MANHATTAN — B.J. Finney was one of the last people to leave Snyder Family Stadium following Kansas State’s blowout victory over Kansas last weekend. While teammates were off celebrating with friends and family, he stuck around for more than an hour in his K-State-issued suit and tie to speak with media.
The Andale sophomore center didn’t have to stay late. His presence wasn’t required. But he chose to be there all the same. Finney thought it was his duty as the leader and spokesman of the Wildcats’ offensive line.
Such responsibilities rarely fall on underclassmen, but Finney embraces them.
Finney has learned to block and lead at a young age. He proves it through his actions.
“He’s such a great guy,” junior left tackle Cornelius Lucas said. “He is basically what brings all five of us together. He’s our nuts and bolts. He’s the glue of our offensive line.”
Finney earned that distinction the hard way. He chose to walk onto the team out of high school, and spent his first season on the sideline with a redshirt, trying to learn the offense along the way. When he became eligible to play the following year, coach Bill Snyder had older and more-experienced options for a new center.
But Finney played so well in practices that he earned a scholarship and won the job before the season.
He has owned it ever since, starting 18 straight games and becoming a team captain.
“He is doing an awesome job,” senior quarterback Collin Klein said. “There is definitely a lot of leadership there. A lot of toughness, too. Obviously, he is pretty young considering, but to do what he does and how he does it … I’m just so proud to (consider myself) his brother.”
In his first year at center, Finney started off as a complementary blocker alongside seniors Clyde Aufner, Colten Freeze and Zach Hanson. He read the defense, called out blocking assignments and snapped the ball, but he had lots of help up front. As the season wore on, though, he became more than that.
Finney earned freshman All-America status from several media outlets and was universally viewed as one of the best young blockers in the Big 12.
Still, he knew that wouldn’t be enough this year. With Aufner, Hanson and Freeze graduating, and a young offensive line returning – the starting group is a freshman, a sophomore and three juniors – he took what he learned from them and immediately took command.
“After the Cotton Bowl, I was like, ‘OK, I’ve got to get this going,’ ” Finney said. “I’ve had this pamphlet laid out in front of me. I’ve got an outline. I’ve seen how to do it, so let’s just step up and do it.”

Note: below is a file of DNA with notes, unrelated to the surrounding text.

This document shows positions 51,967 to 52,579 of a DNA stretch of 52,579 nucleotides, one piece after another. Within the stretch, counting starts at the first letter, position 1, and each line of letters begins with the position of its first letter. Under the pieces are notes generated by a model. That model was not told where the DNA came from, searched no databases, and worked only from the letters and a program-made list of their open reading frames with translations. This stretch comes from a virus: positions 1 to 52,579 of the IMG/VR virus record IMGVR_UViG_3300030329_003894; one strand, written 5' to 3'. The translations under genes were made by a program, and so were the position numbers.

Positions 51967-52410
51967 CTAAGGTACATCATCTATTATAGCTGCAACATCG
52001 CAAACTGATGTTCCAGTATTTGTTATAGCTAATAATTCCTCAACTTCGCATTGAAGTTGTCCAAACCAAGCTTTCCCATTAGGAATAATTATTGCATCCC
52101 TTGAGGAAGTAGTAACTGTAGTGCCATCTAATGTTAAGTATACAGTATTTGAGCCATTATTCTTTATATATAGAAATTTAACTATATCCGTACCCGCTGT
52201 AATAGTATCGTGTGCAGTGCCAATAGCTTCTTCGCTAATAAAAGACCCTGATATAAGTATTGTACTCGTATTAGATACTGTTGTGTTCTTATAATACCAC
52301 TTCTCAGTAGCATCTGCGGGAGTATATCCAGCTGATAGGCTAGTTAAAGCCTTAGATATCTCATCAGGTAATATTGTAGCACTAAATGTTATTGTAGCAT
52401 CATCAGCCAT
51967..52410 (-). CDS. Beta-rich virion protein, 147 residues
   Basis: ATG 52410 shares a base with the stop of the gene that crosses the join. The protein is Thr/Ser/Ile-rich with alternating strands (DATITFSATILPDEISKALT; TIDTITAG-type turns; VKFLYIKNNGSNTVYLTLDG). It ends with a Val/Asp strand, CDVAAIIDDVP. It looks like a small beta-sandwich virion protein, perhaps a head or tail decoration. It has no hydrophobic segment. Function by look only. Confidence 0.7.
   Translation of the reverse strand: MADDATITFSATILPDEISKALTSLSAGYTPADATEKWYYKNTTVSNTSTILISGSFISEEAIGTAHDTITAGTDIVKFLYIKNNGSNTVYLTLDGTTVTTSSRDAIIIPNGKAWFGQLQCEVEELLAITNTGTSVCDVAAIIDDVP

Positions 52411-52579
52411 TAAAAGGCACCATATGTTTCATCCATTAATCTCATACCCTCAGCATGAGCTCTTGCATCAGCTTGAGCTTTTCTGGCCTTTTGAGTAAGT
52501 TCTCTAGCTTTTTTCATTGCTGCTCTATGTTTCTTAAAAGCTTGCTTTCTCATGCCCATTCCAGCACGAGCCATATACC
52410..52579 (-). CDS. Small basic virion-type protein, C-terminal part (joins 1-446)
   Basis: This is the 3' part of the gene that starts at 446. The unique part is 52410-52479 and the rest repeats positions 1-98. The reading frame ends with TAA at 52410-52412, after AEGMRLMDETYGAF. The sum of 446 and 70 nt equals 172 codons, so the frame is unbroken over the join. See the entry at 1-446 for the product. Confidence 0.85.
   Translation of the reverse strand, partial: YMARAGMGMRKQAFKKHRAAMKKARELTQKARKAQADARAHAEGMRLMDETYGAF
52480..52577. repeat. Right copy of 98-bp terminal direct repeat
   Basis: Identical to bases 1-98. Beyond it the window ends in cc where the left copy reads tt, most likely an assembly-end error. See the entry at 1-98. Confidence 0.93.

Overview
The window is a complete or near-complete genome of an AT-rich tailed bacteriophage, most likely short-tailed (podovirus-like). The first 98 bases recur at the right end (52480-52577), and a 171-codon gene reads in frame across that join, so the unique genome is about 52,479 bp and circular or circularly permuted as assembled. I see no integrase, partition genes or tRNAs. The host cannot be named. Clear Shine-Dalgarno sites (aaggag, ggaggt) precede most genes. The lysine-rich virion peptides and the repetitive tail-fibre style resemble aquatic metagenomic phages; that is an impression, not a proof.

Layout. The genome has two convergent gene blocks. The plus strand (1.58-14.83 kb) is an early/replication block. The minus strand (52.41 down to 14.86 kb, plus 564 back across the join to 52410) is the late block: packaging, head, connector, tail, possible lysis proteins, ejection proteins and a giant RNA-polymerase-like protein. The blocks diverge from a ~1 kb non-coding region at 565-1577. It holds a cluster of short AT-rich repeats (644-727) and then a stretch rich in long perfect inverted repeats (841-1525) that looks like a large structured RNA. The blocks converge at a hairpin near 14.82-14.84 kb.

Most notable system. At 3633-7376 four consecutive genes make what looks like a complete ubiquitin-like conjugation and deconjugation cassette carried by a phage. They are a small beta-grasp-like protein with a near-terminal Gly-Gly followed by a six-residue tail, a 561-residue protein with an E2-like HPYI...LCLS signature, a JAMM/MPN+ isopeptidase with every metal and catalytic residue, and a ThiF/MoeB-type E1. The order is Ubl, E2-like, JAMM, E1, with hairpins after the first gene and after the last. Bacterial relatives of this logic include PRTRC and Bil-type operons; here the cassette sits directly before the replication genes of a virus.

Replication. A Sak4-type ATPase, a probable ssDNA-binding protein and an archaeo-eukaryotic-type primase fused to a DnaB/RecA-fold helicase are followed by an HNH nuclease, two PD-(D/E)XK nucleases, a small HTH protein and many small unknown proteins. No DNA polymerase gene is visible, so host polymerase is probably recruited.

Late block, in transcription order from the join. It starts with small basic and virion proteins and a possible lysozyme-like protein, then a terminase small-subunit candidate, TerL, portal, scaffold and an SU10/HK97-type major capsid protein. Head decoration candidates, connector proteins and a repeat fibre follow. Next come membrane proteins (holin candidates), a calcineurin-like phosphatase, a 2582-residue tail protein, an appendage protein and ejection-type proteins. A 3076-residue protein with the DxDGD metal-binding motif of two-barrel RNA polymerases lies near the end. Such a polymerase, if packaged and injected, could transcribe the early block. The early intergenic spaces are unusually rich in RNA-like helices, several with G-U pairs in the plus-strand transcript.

Five games into the season and his work is clearly visible. K-State’s offensive line is arguably better than it was at any point last year.
Behind Finney, Lucas, Cody Whitehair, Keenan Taylor and Tavon Rooks, the Wildcats rank ninth nationally with more than 262 rushing yards per game. They are also protecting Klein, who has been sacked twice.
All the while, K-State’s offensive line has dealt with injuries and the unexpected transfer of Manase Foketi over the summer. Players have switched positions and taken on new roles, but the blocking has remained strong.
“Once you get used to playing with the guys around you and building that sense of brotherhood and family, you would be surprised at how fast things mature,” Finney said. “Honestly, I’m not surprised by how fast this offensive line has matured. Getting the young guys working and knowing what is expected of them is a big deal here.”
Snyder can thank Finney for that.
“He has been very beneficial to our offensive line,” Snyder said. “They all work very well together. They are a cohesive unit.”
“We are bonded very, very tightly,” Finney added. “We are a tight-knit group.”
K-State’s offensive line didn’t do anything special to grow close. In the past, K-State blockers have gone camping before the season to build unity, but this group seemed to get along naturally. They leave football and someone is always calling the rest of the group to come over and watch a movie.
Together, they decided they wanted to be known for two things: toughness and execution. Winning the battle for the line of scrimmage isn’t a goal, it’s a demand. And penalties, which K-State has committed nine of so far, are never tolerated.
K-State’s offensive line is playing with aggressiveness and discipline. Finney is supplying plenty of both ahead of schedule.
“I knew what was going to be expected of me as soon as the season was over last year,” Finney said. “I had to step up into that role and get other guys going. I had a really good following my first year up here, and I was an extremely hard worker. Guys knew that I wanted to get better and I was going to do anything I could to make the team better. It’s been easy. I already had their respect.”